Overall, our data point out that even though an underlying infection was only proven in one case, patients undergoing preterm delivery reflect a pro-inflammatory immune response with a suppression in the generation or maintenance of Breg cells. Besides, the ability of B cells to secrete IL-10 was hampered in PTB patients vs. term-birth patients. Since it is known that Breg cells might also be important for the maintenance of Treg cells, we determined the Treg number in PTB, but found no differences in their frequency. Despite their enormous importance in earlier pregnancy stages (71), their contribution to preterm labor remains to be investigated (72).
We conclude that Breg cells are dysregulated in number and function at the event of preterm birth. We suggest further studies to determine their value as diagnostic tool.
Data Availability Statement
The datasets generated for this study are available on request to the corresponding author.
The studies involving human participants were reviewed and approved by ethics committee of the Otto-von-Guericke University medical faculty. The patients/participants provided their written informed consent to participate in this study.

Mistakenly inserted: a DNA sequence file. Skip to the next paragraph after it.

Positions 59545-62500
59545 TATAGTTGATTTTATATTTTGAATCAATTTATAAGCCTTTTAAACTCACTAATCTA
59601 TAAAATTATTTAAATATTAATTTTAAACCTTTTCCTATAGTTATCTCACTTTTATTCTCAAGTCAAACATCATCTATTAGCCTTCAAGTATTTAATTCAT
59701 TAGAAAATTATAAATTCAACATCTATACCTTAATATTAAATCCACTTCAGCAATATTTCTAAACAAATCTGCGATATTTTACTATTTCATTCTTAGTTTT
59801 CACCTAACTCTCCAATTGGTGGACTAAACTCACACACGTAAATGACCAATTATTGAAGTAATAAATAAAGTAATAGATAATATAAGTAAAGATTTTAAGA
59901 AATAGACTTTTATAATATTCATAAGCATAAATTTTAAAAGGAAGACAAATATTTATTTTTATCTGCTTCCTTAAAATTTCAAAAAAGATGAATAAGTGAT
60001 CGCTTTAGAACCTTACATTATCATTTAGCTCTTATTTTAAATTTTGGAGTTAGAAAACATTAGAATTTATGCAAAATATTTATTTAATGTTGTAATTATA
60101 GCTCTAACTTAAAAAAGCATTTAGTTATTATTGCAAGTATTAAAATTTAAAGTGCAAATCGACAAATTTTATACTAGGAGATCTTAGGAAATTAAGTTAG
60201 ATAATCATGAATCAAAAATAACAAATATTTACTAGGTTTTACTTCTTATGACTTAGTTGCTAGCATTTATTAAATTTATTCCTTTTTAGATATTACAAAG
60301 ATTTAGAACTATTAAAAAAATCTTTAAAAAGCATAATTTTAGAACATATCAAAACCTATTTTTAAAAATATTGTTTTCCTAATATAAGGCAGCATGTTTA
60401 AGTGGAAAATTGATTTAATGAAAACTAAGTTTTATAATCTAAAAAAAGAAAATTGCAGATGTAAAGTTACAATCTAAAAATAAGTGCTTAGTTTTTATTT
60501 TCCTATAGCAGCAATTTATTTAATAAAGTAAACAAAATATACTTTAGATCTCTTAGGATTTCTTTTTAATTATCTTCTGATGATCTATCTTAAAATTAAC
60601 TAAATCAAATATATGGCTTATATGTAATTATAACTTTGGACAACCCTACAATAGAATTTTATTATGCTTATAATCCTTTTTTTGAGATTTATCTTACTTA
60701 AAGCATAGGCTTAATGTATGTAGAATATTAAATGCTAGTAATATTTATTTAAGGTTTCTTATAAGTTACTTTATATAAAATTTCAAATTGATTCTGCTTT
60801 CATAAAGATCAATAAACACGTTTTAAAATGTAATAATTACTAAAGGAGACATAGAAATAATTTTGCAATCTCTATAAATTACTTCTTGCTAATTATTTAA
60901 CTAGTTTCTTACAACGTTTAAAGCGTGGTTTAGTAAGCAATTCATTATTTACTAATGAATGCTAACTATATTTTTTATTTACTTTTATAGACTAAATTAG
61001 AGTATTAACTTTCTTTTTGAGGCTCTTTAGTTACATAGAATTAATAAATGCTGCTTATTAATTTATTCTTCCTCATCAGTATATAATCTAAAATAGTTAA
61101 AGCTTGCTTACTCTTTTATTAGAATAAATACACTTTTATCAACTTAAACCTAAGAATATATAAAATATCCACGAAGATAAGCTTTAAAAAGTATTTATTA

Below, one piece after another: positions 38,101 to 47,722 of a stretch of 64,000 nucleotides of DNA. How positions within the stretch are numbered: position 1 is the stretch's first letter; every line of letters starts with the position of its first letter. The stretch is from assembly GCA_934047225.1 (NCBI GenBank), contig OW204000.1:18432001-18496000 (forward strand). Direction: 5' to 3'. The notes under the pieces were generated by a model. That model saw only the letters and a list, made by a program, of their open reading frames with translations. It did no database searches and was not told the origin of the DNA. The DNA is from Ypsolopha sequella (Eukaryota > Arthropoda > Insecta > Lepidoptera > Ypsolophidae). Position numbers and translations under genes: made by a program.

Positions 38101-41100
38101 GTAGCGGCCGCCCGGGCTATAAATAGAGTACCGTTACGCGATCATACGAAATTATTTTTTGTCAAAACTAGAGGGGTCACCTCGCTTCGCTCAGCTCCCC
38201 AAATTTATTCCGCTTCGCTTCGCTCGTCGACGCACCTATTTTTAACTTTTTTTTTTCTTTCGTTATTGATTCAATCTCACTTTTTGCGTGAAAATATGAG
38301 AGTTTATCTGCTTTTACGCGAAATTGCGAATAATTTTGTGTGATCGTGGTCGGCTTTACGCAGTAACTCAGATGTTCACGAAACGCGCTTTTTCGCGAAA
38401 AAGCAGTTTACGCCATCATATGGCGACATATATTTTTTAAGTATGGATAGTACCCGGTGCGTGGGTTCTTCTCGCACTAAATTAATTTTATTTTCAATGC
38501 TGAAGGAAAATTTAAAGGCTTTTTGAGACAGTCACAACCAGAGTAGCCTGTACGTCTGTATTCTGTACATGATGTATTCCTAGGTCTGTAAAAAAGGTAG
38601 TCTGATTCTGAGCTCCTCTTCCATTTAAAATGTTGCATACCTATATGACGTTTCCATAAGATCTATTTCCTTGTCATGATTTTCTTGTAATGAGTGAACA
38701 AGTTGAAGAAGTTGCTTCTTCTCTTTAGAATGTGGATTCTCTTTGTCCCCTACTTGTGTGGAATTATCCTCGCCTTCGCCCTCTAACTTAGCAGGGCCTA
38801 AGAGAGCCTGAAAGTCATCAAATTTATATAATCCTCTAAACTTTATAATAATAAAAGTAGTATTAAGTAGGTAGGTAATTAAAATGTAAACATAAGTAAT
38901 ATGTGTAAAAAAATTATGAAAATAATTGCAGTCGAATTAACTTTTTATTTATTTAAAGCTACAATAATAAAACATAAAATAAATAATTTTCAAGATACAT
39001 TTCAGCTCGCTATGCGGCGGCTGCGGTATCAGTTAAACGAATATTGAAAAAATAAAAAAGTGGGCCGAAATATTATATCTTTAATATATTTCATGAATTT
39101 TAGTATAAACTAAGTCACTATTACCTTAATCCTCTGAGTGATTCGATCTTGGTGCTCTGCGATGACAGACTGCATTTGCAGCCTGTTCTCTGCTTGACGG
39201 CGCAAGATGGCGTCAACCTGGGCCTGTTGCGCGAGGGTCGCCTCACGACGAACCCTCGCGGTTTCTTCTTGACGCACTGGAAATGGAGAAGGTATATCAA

MB collected patient samples, designed and carried out experiments, analyzed the data, and wrote the manuscript. K-NC performed experiments. AR, AO, and S-DC recruited patients. RH supported the flow cytometry of patients' samples. AZ developed the working hypothesis, designed experiments, supervised the work, wrote the manuscript, and provided the financial support. All authors reviewed the manuscript.
This work was supported by a grant from the Else-Kröner-Fresenius Stiftung to AZ (AZ 2014_A121).
Conflict of Interest
The authors declare that the research was conducted in the absence of any commercial or financial relationships that could be construed as a potential conflict of interest.
We thank Markus Scharm for technical assistance and Khaled Benfoughal for assisting with sample collection.